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  1. #1
    Join Date
    Oct 2006
    Posts
    13

    Question about Panasonic TZ1...or other relatively inexpensive models

    I'm looking for an all around use camera...one that's good for outdoors (landscapes, scenic views, etc) and regular indoor shots. But, I'm also looking for a camera that operates well in low lighting settings, as I go to many concerts. I've been looking at the Panasonic TZ1...it's got great zoom if I happen to not have great seats and am far from the stage, the quality of video it takes I've read is comparable to camcorder quality video, it's not too bulky, it's in my price range, it has image stabilizer, amongst some other features. The only thing I've noticed and kinda worries me is that it has no manual controls. I'm not smart in photography by any means, but I've read that in concert settings, it's pretty much necessary to have manual controls as you can't get away with getting good pictures on automatic (something like the camera's shutter speed, ISO, etc won't adjust to the lighting conditions on it's own). Should I not go with this camera, or is it ok that it doesn't have manual controls? If I shouldn't go with the TZ1, is there another one that has manual controls and relatively all the other features as the TZ1 that's in the $300 or less price range? Any help or advice would be much appreciated. Thanks.

  2. #2
    Join Date
    Sep 2004
    Location
    western pa
    Posts
    2,334
    Well if you find that camera you are looking for, let us all know......it sounds as though that will be one great camera.

    All the mfgs are tring to build that camera

    An ultrazoom that works great in low light....Not very likely we will see that soon.

    But I have seen some nice low light shots from the Tizzy......And about Manual controls......for the most part the cameras are smarter than me.

    Hopefully someone can help you more than I did.
    .






    Gene
    http://grc225.zenfolio.com/
    http://imageevent.com/grc6
    one of these days I'll understand!

    Panasonic FZ20 & FZ30,FZ18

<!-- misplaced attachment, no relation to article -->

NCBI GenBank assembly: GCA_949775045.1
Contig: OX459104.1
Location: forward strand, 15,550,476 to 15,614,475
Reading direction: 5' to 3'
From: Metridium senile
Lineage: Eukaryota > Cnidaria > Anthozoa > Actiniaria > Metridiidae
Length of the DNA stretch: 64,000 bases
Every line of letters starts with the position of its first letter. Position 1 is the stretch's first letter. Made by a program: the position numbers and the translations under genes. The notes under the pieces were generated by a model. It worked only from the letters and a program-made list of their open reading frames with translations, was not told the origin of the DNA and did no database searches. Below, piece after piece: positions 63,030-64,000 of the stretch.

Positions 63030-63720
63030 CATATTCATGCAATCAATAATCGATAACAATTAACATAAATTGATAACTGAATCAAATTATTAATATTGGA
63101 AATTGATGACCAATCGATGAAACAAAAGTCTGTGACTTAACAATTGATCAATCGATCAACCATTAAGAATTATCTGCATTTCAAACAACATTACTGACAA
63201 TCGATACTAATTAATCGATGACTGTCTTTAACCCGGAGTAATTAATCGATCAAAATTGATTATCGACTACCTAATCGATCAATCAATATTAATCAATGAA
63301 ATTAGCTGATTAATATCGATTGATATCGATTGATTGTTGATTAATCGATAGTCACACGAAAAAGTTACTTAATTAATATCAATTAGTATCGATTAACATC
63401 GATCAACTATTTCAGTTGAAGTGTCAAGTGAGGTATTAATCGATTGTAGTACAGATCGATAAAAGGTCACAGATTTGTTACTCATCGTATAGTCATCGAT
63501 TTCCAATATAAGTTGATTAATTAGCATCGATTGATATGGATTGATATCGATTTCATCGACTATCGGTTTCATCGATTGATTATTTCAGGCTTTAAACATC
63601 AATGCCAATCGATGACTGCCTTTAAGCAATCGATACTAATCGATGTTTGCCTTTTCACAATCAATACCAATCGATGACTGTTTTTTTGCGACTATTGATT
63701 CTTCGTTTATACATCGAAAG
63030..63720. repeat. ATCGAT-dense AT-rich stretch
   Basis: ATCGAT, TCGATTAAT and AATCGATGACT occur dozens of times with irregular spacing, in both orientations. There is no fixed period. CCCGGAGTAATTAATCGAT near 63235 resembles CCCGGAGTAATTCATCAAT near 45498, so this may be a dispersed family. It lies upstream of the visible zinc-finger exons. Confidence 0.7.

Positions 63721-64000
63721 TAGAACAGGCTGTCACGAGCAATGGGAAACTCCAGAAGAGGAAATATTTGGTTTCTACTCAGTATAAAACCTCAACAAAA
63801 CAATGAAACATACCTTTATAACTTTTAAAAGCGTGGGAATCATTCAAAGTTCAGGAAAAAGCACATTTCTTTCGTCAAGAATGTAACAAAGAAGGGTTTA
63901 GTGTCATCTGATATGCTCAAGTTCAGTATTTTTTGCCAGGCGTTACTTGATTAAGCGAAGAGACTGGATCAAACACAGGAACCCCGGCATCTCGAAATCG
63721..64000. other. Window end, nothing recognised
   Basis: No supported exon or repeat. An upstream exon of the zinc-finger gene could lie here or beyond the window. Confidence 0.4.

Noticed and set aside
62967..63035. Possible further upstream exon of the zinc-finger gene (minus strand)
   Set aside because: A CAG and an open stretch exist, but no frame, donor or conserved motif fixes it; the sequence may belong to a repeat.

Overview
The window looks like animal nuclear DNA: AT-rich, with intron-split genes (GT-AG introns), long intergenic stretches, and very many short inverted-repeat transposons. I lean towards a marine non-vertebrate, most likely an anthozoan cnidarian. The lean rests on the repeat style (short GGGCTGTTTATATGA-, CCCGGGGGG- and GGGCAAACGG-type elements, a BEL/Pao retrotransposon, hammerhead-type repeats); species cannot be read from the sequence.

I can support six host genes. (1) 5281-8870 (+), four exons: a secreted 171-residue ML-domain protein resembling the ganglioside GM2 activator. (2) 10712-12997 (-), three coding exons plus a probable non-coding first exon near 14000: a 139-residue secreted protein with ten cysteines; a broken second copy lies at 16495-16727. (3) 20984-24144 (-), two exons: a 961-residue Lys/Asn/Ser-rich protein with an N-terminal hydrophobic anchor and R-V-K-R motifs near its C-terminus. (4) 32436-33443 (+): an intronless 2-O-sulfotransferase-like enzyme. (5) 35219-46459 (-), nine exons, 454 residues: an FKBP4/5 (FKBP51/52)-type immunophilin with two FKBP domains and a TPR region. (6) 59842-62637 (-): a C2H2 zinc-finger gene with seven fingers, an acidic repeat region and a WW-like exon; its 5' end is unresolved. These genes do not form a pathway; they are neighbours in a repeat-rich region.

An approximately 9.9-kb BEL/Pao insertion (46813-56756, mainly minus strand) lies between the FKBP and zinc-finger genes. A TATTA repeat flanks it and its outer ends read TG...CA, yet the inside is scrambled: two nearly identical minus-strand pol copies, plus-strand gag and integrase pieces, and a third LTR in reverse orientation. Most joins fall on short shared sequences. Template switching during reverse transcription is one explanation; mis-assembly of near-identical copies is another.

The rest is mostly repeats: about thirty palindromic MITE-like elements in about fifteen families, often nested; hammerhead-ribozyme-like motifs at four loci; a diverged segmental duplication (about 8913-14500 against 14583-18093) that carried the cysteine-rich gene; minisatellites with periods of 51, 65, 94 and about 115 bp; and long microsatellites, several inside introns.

D50 -- D80

  3. #3
    Join Date
    Jul 2004
    Posts
    4,173
    Low light, high zoom, far from subject, no current P&S camera is going to do very well with that. That is where a dSLR with high ISO and a fast lens will shine. The TZ1 is probably not a great choice for concert shooting.

    To get good low light zoom shots you'll need the ability to push the ISO high. Fuji is the leader in that field. Take a look a their ultrazooms.

    -dave-

  4. #4
    Join Date
    Apr 2005
    Location
    E.Sussex,UK
    Posts
    279
    The TZ1 has proved a great little camera for me with one exception-low light.There can be a lot of image noise.However I haven't particularly missed the lack of manual settings.However if low light usage is at or near the top of your requirements I would suggest you look elsewhere.As suggested Fuji is probably the place to look though I am not sure if you will get an image stabiliser and if you want an ultrazoom it will be rather bulkier.

    Canon 60D,
    Sigma 17-70 f2.8-4.0 DC Macro OS HSM,
    Canon 18-55 f3.5-5.6 IS,
    Canon Speedlite 270EX

    Panasonic Lumix DMC GF3,
    Panasonic Lumix G X Vario PZ 14-42mm/F3.5-5.6

  5. #5
    Join Date
    Jul 2004
    Posts
    96
    Although it is only 3MP, the FZ3 is still my favorite concert camera. It's pocketable (for shows where cameras are "discouraged" ), has a stabilized ultrazoom, and most importantly maintains wide aperture at full zoom. I bought a Fuji F10 for its superior low light capability, but it is "superior" only at wide angle shots. The two cameras make a nice tandem, but I'd guess that the FZ3 gets used for 90% of my concert photos.

    I'm waiting for Panasonic to come out with a newer pocketable ultra-zoom that can maintain full aperature at telephoto settings.

  6. #6
    Join Date
    Jul 2006
    Location
    Garden City, MI
    Posts
    52
    Quote Originally Posted by JPW2020 View Post
    The TZ1 has proved a great little camera for me with one exception-low light.There can be a lot of image noise.
    I second that. I just took shots of my wife walking my daughter down the sidewalk in her Halloween costume and I had noise city. Again, I don't take so many night shots so that isn't killing me.

    I thought about getting rid of the TZ1 because of the amount of noise, but I also can't find that "perfect" camera so I'll stick it out for now.

  7. #7
    Join Date
    Oct 2006
    Posts
    13
    Quote Originally Posted by Dave Dilks View Post
    Although it is only 3MP, the FZ3 is still my favorite concert camera. It's pocketable (for shows where cameras are "discouraged" ), has a stabilized ultrazoom, and most importantly maintains wide aperture at full zoom. I bought a Fuji F10 for its superior low light capability, but it is "superior" only at wide angle shots. The two cameras make a nice tandem, but I'd guess that the FZ3 gets used for 90% of my concert photos.

    I'm waiting for Panasonic to come out with a newer pocketable ultra-zoom that can maintain full aperature at telephoto settings.